Can you file bankruptcy with student loans?

bankruptcy with student loansStudent loans are a necessary evil for most people.  In order to get a good education after High School, you apply for scholarships, grants, and any other sort of financial aid available. If you are very lucky, you have a college fund set up and ready to pay for that fancy education.  If you are not so lucky, you break down and take out a Student Loan.

Once you graduate, you are usually given a six month grace period to get a job and get on your feet.  After that, you've got to start paying off that debt. 

You should, of course, pay back the debt if you are able to do so. Student loan companies have hardship programs and payment rehabilitation programs available to you if you are struggling.  You can even file for deferment or forbearance to take a break from payments for a short amount of time.  If you have been faced with some unforeseen financial hardship, you may have to file bankruptcy to get you out of debt. But....

Can you file bankruptcy with student loans?

Student loans are difficult, but not impossible, to discharge in bankruptcy.  To do so, you must show that payment of the debt “will impose an undue hardship on you and your dependents.”

Courts use different tests to evaluate whether a particular borrower has shown an undue hardship. A common test is the Brunner test which requires a showing that:

  1. The debtor cannot maintain, based on current income and expenses, a “minimal” standard of living for the debtor and the debtor’s dependents if forced to repay the student loans
  2. Additional circumstances exist indicating that this state of affairs is likely to persist for a significant portion of the repayment period of the student loans
  3. The debtor has made good faith efforts to repay the loans. (Brunner v. New York State Higher Educ. Servs. Corp., 831 F. 2d 395 (2d Cir. 1987).
If you can successfully prove undue hardship, your student loan will be completely canceled. Filing for bankruptcy also automatically protects you from collection actions on all of your debts, at least until the bankruptcy case is resolved or until the creditor gets permission from the court to start collecting again.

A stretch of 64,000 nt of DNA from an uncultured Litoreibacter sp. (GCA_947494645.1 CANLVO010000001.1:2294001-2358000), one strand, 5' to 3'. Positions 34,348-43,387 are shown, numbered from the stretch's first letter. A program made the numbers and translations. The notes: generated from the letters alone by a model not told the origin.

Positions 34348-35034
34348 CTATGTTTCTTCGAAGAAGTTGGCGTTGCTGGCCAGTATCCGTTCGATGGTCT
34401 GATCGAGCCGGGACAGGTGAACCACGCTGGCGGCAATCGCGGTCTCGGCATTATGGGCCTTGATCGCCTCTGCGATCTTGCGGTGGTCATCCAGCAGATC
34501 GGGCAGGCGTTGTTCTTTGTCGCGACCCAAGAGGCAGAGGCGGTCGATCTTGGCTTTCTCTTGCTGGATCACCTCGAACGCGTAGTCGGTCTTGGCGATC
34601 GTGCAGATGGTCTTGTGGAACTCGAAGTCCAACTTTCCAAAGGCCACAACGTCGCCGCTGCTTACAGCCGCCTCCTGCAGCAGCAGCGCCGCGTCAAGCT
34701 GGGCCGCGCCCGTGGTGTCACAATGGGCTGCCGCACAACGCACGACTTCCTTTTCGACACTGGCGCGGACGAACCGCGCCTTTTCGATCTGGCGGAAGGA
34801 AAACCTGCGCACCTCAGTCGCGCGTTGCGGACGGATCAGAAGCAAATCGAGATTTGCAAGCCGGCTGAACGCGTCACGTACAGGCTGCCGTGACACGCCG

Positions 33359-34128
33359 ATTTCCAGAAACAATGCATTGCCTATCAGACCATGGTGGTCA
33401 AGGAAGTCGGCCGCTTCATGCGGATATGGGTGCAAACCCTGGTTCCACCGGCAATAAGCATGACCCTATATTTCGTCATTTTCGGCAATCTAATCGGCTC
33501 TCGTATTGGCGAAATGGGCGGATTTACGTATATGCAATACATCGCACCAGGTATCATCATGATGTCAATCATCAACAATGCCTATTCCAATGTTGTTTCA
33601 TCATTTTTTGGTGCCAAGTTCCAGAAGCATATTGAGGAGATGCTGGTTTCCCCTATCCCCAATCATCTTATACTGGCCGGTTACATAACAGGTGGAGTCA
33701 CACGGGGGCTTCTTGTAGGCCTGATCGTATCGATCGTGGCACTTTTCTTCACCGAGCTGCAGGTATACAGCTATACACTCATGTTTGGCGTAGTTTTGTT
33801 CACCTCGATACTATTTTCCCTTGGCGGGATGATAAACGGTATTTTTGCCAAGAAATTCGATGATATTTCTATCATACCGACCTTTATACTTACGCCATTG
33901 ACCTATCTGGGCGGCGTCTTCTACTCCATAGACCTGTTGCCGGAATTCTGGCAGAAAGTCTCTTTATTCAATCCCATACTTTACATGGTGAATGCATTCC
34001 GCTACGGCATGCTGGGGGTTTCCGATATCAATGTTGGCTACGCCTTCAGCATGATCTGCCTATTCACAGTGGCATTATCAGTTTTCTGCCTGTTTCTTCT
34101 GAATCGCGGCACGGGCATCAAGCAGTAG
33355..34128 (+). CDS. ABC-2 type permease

Assuming you can discharge your student loan debt by proving hardship, bankruptcy may be a good option for you. It is a good idea to first consult with a lawyer or other professional to understand other pros and cons associated with bankruptcy. For example, a bankruptcy can remain part of your credit history for ten years. There are costs associated with filing for bankruptcy as well as a number of procedural hurdles. There are also limits on how often you can file for bankruptcy.

Whether a student loan is discharged based on hardship is not automatically determined in the bankruptcy process. You must file a petition (called an adversary proceeding) to get a determination. 

If you already filed for bankruptcy, but did not request a determination of undue hardship, you may reopen your bankruptcy case at any time in order to file this proceeding. You should be able to do this without payment of an additional filing fee. 

Bankruptcy with student loans should ALWAYS be a last resort!

If you are struggling with your debt payments but you are not ready to throw in the towel and file bankruptcy, you can get help in other ways. 

Start by creating a budget for yourself.  Once you track your spending for a month, using this Free Budget Spreadsheet, you will be able to see where you can make changes. 

Next, explore other options to reduce your monthly payments.  If you have outstanding debt that is not part of your student loans, there are programs available to help you reduce your monthly payments and interest.  This can help you free up some money to put towards paying off those student loans!

For more information on programs available to you,

click the link  below!

Tags: alternatives to bankruptcy, budgeting, bankruptcy with student loans